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Candye Kane, John Courage and others

Volcano music scribes tell you where to go

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Thursday, Nov. 29

ROCK beautiful mothers

I must admit I have no clue what’s going on with one of my favorite local bands, the Beautiful Mothers. Many indications seem to suggest the Mothers have disbanded, yet they’re most definitely scheduled to play Hell’s Kitchen tonight. The band’s MySpace page has a video from the band’s “last performance,” yet lists tonight’s show in their upcoming gigs section.

Anyone else confused?

Perhaps you can fill me in.

All I have to go by is the band’s statements. Currently, the last paragraph of the Beautiful Mother’s bio reads as follows:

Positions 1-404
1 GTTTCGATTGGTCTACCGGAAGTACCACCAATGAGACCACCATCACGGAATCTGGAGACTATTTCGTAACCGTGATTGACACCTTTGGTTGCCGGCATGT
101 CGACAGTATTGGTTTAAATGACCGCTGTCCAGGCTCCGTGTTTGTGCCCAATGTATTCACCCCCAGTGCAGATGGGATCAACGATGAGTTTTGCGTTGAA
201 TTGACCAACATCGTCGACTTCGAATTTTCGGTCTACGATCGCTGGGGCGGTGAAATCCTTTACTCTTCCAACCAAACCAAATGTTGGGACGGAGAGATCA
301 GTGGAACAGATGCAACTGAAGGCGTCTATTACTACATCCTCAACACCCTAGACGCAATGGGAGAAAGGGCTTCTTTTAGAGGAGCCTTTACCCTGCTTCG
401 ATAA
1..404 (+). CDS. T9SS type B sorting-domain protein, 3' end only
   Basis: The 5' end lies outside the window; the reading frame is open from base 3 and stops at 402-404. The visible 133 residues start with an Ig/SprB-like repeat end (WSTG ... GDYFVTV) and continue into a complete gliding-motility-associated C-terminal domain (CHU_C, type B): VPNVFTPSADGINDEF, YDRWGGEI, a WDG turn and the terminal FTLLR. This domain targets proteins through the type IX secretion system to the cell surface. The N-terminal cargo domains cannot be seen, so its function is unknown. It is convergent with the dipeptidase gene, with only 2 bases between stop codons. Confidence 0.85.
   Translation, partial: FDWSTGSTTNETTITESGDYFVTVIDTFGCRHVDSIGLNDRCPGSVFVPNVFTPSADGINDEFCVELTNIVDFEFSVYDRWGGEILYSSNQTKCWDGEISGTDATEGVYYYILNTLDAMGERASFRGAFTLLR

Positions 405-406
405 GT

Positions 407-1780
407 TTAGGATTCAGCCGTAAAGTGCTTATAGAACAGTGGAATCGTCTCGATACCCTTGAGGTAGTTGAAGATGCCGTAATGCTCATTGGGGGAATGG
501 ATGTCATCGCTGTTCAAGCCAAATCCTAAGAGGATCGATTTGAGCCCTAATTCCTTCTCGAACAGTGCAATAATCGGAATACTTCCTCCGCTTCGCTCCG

“Then things got strange. Eric suffered from unusual maladies like Pleurisy and Radial Nerve Palsy — the latter rendering his right hand absolutely useless for months. Jeff and his family moved to Japan, and Brent Powell joined the band. The writing kept happening, but nothing seemed to get finished. Rob, now living in Tacoma, got married and bought a house and began extensive and consuming renovations. Increasingly, Eric found himself alone in their practice space, a dingy metal shop in Ballard, under blinking fluorescent (sic) lights, writing and recording incessantly, all through the night, and somehow never finishing anything. He was sleeping less and less, and began to complain of ‘strange things’ happening to him. The drinking and the drugs increased. Some of the tapes they were recording on began loosing their coating. He spoke of feeling like the practice space was haunted — on one occasion being startled so deeply while recording a track that he threw his guitar across the room.